People can get their holiday shopping done, all while helping one Monroe teenager get closer to getting a life-saving diabetic alert dog.
Kimberly’s Diabetic Alert Dog Campaign holiday vendor fair — with all proceeds going directly to the non-profit organization Service Dogs by Warren Retrievers (SDWR) — will be held Saturday, Dec. 9, from 2 to 5 p.m. at the United Methodist Church of Monroe, 515 Cutlers Farm Road.
The benefit, which will feature some 20 vendors from Monroe and surrounding towns as well as a bake sale and several raffles, is to help the Collis family raise money in its quest to adopt a service dog specifically trained to aid their 16-year-old daughter, Kimberly, who has type 1 diabetes.
Shortly after her second birthday, Kimberly, now a Masuk High School junior, was diagnosed with type 1 diabetes. Since that time, she and her family have worked diligently to try to monitor and treat her illness. Through a daily regime of checking blood glucose levels, administering insulin injections, and wearing an insulin pump, most recently a continuous glucose monitor, Kimberly must constantly keep an eye on any changes in blood sugar levels.
Since type 1 diabetes can affect nearly every organ in the body and have life-threatening complications, time is of the essence in keeping blood glucose levels in check. If Kimberly’s blood sugar level gets too low, it could trigger symptoms like shakiness, blurred vision, mental confusion, or even seizures, while a high sugar reading could be equally disastrous, resulting in organ failure or coma. Despite constant monitoring, diabetics can still be unaware of impending changes in their blood sugar levels.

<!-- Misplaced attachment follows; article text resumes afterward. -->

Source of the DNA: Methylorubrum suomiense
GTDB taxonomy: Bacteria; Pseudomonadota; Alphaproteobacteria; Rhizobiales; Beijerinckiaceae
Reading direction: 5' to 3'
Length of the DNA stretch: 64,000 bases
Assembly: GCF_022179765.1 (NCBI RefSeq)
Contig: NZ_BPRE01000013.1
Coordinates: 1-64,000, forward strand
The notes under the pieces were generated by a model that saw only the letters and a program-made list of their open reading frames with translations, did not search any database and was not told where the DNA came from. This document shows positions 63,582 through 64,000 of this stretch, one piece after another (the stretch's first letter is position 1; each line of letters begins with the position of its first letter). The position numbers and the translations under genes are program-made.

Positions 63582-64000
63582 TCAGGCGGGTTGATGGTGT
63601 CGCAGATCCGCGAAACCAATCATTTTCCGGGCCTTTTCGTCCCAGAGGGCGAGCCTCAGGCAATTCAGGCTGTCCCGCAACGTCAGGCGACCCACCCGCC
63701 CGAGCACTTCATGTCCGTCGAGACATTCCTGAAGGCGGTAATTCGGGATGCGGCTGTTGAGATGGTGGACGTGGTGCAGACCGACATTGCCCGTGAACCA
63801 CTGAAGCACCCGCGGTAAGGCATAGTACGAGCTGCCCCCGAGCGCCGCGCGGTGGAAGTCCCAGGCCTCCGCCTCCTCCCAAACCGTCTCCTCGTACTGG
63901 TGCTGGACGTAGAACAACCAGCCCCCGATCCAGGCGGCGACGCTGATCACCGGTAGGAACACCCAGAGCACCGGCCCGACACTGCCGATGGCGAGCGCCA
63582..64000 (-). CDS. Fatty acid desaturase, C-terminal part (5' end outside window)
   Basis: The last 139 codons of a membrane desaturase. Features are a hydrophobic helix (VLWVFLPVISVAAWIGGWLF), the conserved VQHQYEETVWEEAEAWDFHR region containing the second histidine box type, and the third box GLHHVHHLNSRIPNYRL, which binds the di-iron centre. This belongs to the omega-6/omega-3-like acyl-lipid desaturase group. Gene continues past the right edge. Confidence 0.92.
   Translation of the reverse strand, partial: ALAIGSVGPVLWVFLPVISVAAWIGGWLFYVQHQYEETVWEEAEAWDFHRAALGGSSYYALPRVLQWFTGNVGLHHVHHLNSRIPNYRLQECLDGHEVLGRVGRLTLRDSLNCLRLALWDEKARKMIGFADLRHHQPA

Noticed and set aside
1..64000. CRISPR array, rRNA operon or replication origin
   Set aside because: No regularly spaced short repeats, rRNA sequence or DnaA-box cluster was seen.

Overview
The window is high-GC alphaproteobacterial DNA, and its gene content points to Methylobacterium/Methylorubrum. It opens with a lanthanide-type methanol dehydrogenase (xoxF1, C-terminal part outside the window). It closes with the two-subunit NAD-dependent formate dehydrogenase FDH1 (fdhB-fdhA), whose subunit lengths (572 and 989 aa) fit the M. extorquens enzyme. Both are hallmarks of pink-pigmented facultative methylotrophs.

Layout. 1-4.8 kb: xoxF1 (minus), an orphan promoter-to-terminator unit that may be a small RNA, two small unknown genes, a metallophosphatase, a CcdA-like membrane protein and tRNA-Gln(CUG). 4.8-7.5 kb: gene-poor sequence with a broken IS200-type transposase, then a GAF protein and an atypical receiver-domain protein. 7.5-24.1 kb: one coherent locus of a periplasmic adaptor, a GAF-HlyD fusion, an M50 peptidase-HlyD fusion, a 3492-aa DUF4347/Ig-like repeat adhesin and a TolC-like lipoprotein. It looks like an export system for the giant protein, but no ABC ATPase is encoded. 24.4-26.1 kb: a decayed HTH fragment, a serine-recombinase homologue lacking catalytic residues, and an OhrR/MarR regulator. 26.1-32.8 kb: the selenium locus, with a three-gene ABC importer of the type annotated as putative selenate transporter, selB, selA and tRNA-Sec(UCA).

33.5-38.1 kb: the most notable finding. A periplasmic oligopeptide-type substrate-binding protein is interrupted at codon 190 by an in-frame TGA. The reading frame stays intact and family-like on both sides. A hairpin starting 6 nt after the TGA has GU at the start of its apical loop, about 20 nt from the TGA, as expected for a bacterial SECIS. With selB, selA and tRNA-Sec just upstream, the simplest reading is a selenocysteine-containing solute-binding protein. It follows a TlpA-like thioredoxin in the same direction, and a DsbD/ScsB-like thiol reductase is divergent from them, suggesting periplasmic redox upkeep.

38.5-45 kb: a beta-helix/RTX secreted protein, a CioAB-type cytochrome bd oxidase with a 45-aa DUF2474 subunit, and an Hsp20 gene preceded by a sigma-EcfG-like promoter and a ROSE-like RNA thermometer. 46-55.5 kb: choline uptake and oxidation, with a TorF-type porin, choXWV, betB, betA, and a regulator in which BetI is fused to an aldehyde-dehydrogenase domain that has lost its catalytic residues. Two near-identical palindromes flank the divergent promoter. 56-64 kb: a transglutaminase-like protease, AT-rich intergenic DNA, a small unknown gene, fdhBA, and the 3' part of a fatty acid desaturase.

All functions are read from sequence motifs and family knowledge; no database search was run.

Recently, however, the Collis family learned how specially trained dogs may be able to provide life-saving support by detecting fluctuating glucose levels a full 30 to 45 minutes before diabetics even feel the effects themselves.
The Collis family has begun a campaign to raise funds for a service dog through Service Dogs by Warren Retrievers, which helps families and individuals with “invisible disabilities,” like Kimberly, find resources and raise funds to obtain service dogs. Through its dog training and placement service program, SDWR works to match just the right dog to its new owner and potentially provide life-saving support.
Adding a service dog to the family will help Kimberly manage her diabetes and improve the quality of her life, allowing her more independence, peace of mind, and the ability to more freely participate in the activities she loves, like theater, dance and music.
At this point, the Collis family has raised 38% of the $25,000 needed for the diabetic alert dog.
To find out more about Kimberly’s campaign or to make a donation, visit www.sdwr.org and type in “Kimberly’s Diabetic Alert Dog Campaign” or make checks payable to Service Dogs by Warren Retrievers (SDWR) and send to “For Kimberly Collis,” P.O. Box 647, Madison VA 22727.
To learn more about SDWR, go to http://www.sdwr.org.